IMF Sees No Conditions for Japan to Intervene in Currency Market

The International Monetary Fund said that it sees no factors that would compel Japan to intervene in the foreign exchange market to support the yen.

(Bloomberg) — The International Monetary Fund said that it sees no factors that would compel Japan to intervene in the foreign exchange market to support the yen.

“We don’t see any conditions,” Sanjaya Panth, deputy director for IMF’s Asia and Pacific Department, told reporters Saturday at the annual gathering of IMF and World Bank in Marrakech, Morocco. Pantha cautioned that he wasn’t speaking on behalf of the Japanese authorities, who he said “may know things I don’t” about the situation. 

Panth said the yen’s depreciation has been mostly driven by interest rate differentials, reflecting economic fundamentals as inflation rises elsewhere while the Bank of Japan sticks with its ultra-loose policy to generate stable inflation. He said the IMF isn’t seeing key criteria that would support a need for intervention, namely dysfunction of markets, financial stability risks or de-anchoring of inflation expectations. 

Whether Japan will intervene to support the yen has been a key focus lately, with the currency staying near 150 per dollar. Panth’s remarks come a day after Japan’s top currency official sent a warning to traders, directly hinting at the possibility of intervention to Group of 20 counterparts if the yen moves excessively.

Read More: Japan Finance Chief Sends Warning After Yen’s Renewed Weakening 

The veteran IMF official refrained from forecasting the timing for the end of negative interest rate and a yield curve control. There are both upside and downside risks for Japan ranging from inflation expectations to the outlook of the global economy, Panth said. 

BOJ watchers are seeking clues on whether the bank will adjust its policy Oct. 31, with a widely expected upgrade in inflation outlook. Concerns over inflationary pressures have grown in global financial markets in the wake of a war between Israel and Hamas, which has been seen as a potential threat to oil markets if the conflict spreads through the region.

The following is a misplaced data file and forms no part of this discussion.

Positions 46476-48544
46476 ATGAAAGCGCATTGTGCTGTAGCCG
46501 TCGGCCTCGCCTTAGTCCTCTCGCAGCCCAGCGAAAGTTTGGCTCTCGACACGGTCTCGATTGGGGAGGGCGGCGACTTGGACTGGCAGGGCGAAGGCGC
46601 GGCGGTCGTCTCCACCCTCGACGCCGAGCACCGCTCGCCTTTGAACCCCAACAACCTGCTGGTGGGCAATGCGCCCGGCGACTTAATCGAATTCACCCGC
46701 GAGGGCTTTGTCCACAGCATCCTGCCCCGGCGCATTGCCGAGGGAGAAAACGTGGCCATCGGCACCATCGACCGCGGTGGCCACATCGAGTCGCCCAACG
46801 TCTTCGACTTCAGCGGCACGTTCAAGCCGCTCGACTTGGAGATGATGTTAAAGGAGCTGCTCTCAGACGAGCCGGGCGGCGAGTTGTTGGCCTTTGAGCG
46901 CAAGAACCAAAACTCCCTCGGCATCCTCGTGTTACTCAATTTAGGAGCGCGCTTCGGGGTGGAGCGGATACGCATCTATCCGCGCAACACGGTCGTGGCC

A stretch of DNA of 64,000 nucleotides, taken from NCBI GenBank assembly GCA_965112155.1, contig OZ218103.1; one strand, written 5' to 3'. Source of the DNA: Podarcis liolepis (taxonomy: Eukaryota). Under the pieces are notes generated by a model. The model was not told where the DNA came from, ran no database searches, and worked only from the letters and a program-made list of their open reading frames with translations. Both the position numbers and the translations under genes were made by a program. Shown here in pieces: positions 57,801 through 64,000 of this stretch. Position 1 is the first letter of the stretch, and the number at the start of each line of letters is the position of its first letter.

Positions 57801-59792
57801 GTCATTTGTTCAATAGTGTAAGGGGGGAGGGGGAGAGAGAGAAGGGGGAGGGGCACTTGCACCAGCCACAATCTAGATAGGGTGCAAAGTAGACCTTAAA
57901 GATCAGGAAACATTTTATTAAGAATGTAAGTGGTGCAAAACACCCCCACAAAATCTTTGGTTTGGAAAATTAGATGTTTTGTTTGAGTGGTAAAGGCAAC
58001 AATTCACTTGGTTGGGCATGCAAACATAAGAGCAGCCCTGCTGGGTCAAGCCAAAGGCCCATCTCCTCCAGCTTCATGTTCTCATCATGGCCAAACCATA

“We’re still talking about two more weeks, three more weeks, a lot of things are happening in the world,” before the next BOJ meeting, Panth said. “I’m not going to try to predict what the Japanese authorities are going to do, except to say that I’m quite confident that they’ll look at it very carefully and make the right call.”

Some economists are now paying more attention to IMF’s view on BOJ policy. In July, IMF Chief Economist Pierre-Olivier Gourinchas said the BOJ should move away from the yield curve control a few days before the bank adjusted it in Governor Kazuo Ueda’s first surprise move. 

The IMF raised its forecasts for Japan’s price gains this week, projecting that inflation in the world’s third-largest economy will run much hotter than the BOJ’s 2% target over the next year. Japan’s key inflation measure has stayed above the price goal for a 17th month. Since the latest quarterly outlook report in July, the yen has weakened and oil prices have risen, boosting market expectations for the central bank to raise its projection again. 

“There’s much more scope now than there has been for a very, very long time in Japan that inflation is going to remain 2% or the 2% target would be achieved,” Panth said. “The probability of that happening has certainly increased much more than in the past.”

The IMF now sees Japan’s consumer prices rising 3.2% this year and 2.9% in 2024, compared with 2.7% and 2.2%, respectively, forecast in April. 

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